due process

The Due Process Clauses of the 5th and 14th Amendments guarantee that the procedures of law (many of which are outlined in the Bill of Rights) are followed whenever anyone is deprived of life, liberty, or property. The Due Process Clause of the 14th Amendment has been used by the Court to "incorporate" many of hte rights named in the Bill of Rights so that they now apply to the states.

There is a direct connection here between Magna Carta and the 5th and 14th Amendments to the U.S. Constitution. The 5th Amendment states, "No person shall be held to answer for a capital, or otherwise infamous crime, unless on a presentment or indictment of a Grand Jury ... nor be deprived of life, liberty, or property without due process of law..." The 14th Amendment incorporates this against the states: "...nor shall any State deprive any person of life, liberty, or property, without due process of law..." Some go as far as to say that this is the most direct influence of Magna Carta on the federal Constitution. According to a Magna Carta commemoration essay in 1917: "Magna Carta’s contribution to the federal instrument, and to the State Constitutions, consists fundamentally in the adaptation of the famous chapter thirty-nine to meet American conditions. This chapter had been embodied in colonial law. By its incorporation in State Constitutions and in the Fifth and Fourteenth Amendments to the Federal Constitution it still serves as the basis of the rule of law throughout the Republic."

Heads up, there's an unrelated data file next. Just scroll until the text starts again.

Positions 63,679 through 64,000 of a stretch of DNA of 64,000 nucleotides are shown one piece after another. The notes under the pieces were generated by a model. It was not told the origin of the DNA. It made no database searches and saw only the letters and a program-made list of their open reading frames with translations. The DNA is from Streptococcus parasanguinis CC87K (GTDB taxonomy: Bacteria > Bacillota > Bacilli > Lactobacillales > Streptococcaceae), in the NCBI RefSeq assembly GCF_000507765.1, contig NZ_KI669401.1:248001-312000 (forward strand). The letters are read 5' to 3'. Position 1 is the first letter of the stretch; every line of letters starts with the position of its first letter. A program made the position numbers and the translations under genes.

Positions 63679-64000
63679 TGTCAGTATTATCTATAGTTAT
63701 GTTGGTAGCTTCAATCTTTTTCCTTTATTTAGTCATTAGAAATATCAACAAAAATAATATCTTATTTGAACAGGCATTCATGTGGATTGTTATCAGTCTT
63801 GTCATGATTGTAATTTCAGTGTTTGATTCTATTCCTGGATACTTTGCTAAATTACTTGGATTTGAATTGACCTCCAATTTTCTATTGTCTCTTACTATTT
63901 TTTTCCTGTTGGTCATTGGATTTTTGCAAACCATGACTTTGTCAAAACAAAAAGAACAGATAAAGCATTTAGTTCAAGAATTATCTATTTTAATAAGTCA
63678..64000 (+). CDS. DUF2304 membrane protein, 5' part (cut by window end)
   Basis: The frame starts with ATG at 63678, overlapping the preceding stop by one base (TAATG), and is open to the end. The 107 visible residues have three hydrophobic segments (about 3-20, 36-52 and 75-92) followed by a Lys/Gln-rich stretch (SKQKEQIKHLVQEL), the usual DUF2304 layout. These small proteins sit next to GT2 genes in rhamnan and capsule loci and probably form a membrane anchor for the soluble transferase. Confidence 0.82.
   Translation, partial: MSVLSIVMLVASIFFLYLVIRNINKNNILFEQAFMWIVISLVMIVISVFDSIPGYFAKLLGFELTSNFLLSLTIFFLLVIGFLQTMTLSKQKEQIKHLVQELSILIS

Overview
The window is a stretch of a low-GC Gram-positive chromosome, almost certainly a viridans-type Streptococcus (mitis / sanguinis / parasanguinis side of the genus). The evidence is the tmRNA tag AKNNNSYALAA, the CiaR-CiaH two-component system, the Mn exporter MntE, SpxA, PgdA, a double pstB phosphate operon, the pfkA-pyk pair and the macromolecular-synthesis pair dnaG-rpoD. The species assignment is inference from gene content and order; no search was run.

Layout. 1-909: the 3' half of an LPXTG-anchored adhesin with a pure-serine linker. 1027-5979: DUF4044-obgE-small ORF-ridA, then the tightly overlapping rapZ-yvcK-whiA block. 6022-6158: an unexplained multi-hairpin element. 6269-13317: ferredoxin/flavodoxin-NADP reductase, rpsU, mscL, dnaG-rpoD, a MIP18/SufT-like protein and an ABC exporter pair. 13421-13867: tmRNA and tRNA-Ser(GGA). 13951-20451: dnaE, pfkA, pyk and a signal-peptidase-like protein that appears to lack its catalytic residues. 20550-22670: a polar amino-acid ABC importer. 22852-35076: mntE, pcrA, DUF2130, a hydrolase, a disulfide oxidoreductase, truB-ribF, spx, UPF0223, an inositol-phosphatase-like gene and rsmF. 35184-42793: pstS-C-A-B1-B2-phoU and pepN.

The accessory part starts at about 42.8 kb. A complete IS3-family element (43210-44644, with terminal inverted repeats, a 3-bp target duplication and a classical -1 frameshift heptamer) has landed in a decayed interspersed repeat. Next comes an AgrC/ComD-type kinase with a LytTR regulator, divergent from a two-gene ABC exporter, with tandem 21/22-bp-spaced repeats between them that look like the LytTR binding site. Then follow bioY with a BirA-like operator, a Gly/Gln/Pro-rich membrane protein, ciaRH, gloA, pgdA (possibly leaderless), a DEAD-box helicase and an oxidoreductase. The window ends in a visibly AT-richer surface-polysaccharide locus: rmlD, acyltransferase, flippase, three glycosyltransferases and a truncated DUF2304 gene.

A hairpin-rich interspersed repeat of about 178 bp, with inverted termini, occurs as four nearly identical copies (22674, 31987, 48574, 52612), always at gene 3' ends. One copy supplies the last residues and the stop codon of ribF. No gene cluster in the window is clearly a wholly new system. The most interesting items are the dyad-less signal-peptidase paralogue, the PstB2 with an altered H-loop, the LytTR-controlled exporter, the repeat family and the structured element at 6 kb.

Annotated by jhowell on October 23, 2014